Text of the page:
Noah Landow, president of Macktez, Alan Klein, and Michael Horst, vice president of Macktez. | GAY CITY NEWS
BY DUNCAN OSBORNE | When John Podesta, Hillary Clinton’s campaign manager, clicked on a link in a phishing email and entered his user name and password on the spoof Google page the link took him to, he gave up thousands of emails he had sent and received to what US intelligence agencies have said were Russian hackers.
Those hackers gave those emails and thousands more that were hacked from the Democratic National Committee, US intelligence agencies said, to the WikiLeaks website, which published them prior to the November 2016 election.
The extent to which those emails may have altered the results of the 2016 races for the White House and Congress is unknown. They were certainly embarrassing and troublesome for Clinton and the Democrats. And that could have been avoided if Podesta had been just a little more suspicious.
Digital Safe Space aims to educate LGBTQ activists, non-profits on safeguarding their data
“The weakest link in the chain is the person who doesn’t understand these issues,” said Alan Klein, a consultant who offers public relations and technology consulting services.
Klein, who is a colleague and friend of this reporter, has teamed up with Macktez, a technology consulting firm, to launch a joint venture called Digital Safe Space to educate activists, LGBTQ non-profits, and other organizations on how to protect themselves from hackers, government spies, and others who may want to steal or ransom their data or launch attacks that are intended to monitor or squelch their advocacy.
While software, hardware, and the use of tools such as multi-factor authentication can reduce the threat hackers pose to the systems used by individuals and organizations, it is ultimately the operators of those systems who are most likely to let hackers in and are most in need of training. Users have to be taught to recognize suspicious emails and websites, to use complex passwords, and to understand that there are crooks and worse trolling the Internet.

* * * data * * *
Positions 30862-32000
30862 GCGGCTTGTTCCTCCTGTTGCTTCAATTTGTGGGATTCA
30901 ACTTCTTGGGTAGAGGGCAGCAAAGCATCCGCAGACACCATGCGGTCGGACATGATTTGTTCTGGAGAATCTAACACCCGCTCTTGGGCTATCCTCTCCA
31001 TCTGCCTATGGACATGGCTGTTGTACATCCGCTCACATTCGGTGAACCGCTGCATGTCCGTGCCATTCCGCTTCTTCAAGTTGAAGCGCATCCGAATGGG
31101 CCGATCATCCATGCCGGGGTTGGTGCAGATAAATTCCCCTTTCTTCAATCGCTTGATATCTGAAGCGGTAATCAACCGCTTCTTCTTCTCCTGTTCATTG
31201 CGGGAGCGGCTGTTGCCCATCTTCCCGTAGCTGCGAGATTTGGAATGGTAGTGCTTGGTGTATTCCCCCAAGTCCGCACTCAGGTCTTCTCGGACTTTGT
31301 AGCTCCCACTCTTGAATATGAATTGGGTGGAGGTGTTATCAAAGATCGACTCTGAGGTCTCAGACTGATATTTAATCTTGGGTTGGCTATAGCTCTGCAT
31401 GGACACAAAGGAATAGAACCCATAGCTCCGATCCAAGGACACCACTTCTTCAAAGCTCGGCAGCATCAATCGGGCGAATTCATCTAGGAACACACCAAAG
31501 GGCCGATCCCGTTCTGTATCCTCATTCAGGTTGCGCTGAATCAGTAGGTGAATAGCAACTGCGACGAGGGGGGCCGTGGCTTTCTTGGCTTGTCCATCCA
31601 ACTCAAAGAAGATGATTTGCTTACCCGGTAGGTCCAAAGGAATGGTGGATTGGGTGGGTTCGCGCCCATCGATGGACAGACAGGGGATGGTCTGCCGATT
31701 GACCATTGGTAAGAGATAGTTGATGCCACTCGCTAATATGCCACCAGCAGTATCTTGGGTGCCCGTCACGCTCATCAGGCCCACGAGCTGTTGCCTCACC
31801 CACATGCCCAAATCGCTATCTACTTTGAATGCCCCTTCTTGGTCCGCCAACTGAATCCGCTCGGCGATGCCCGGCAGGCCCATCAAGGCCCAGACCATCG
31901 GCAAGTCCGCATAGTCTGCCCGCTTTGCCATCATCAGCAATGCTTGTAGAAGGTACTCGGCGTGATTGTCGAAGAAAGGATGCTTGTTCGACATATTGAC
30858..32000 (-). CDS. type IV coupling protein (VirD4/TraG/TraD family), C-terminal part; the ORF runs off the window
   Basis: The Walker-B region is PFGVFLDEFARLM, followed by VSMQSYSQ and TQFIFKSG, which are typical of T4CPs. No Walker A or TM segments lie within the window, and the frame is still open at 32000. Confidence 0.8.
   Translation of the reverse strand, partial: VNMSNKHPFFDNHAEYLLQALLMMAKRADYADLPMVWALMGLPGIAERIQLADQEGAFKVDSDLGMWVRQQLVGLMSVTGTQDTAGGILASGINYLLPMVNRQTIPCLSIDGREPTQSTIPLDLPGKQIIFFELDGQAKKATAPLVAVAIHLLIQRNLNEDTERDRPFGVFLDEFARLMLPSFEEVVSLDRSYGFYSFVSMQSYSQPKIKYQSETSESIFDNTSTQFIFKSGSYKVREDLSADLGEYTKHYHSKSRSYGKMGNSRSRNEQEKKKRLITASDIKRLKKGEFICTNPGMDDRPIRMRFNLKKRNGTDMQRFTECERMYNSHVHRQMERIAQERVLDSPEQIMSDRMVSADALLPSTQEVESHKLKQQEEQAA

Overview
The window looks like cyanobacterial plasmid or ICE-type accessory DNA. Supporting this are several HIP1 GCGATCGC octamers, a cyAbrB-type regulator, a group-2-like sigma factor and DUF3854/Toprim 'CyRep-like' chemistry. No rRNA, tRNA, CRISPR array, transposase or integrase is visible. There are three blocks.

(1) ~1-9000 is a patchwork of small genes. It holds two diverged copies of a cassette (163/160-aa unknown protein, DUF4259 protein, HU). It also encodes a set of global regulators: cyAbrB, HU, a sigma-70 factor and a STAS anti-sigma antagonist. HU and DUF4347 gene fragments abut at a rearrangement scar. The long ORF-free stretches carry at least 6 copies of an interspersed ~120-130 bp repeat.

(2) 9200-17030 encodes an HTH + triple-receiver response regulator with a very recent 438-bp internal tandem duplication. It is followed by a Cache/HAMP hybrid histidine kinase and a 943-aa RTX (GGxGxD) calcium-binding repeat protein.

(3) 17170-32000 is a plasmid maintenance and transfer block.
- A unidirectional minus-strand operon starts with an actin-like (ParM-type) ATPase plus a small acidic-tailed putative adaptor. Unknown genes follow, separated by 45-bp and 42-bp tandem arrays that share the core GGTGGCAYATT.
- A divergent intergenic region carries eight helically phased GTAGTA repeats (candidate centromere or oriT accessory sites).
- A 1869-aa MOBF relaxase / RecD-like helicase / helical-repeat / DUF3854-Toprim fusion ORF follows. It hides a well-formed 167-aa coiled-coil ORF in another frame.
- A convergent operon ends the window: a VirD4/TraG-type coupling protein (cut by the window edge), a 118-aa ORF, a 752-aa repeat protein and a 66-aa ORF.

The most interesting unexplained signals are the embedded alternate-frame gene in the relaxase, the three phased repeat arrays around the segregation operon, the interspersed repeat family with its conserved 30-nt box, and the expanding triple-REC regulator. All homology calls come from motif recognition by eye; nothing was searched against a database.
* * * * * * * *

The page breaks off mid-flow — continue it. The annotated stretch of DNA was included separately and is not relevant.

“In large part, education is really the key,” said Michael Horst, vice president at Macktez during an interview at the company’s Grand Street offices. “Being armed with that knowledge is very effective.”
These concerns are not theoretical. On the day that Gay City News sat down with Horst and Klein, the New York Times reported that the Mexican government had been using software from an Israeli company to illegally monitor the activity of anti-corruption activists and journalists in that country. It is not clear that activists in this country are subject to this kind of surveillance, though many assume they are.
“Even if that’s not the norm, people need to understand how to protect themselves,” Horst said.
Separately, the FBI’s Internet Crime Complaint Center reported in December that just one type of scam that relies on email accounts that are compromised by hacking or phishing to arrange fraudulent wire transfers cost businesses around the world $5.3 billion between October 2013 and December 2016.
Keeping data secure has grown more complex as larger numbers of people are accessing the Internet with different devices and that access has gone from being intermittent to an “always on Internet” status, as Klein said.
Organizations that have secured their records may discover that employees are viewing those records with phones, laptops, or tablets that are not secure or they may be transferring those records to a device that is not secure. These practices demand a policy and training that implements that policy.
“Suddenly, we have access to data with devices that are not owned by the organization,” Horst said. “It’s not fair or responsible to leave that up to individual employees.”
Even organizations, such as health clinics, law firms, and financial and educational institutions, which are required by federal laws or industry regulations and ethics to guard the confidentiality of certain records in their possession, may find that their protections are incomplete.
“There’s often a misconception that if I’m using a system that is secure, I’ve protected everything,” Horst said. In discussions with clients, Horst said that vulnerabilities became apparent only after conversations about how the clients use their systems and data.
“In almost every case, there was an aspect of security that was not considered until we started talking about it,” he said.
The roughly two-hour Digital Safe Space seminar, which this reporter has taken, is designed to supply the basic tools for protection on the Internet and to make participants aware that they have to actively guard their privacy and their data on every device that they own. The risks that some participants were taking only became apparent during questions.
“By spreading the gospel of digital security, we eliminate as many of those risks as possible,” Klein said.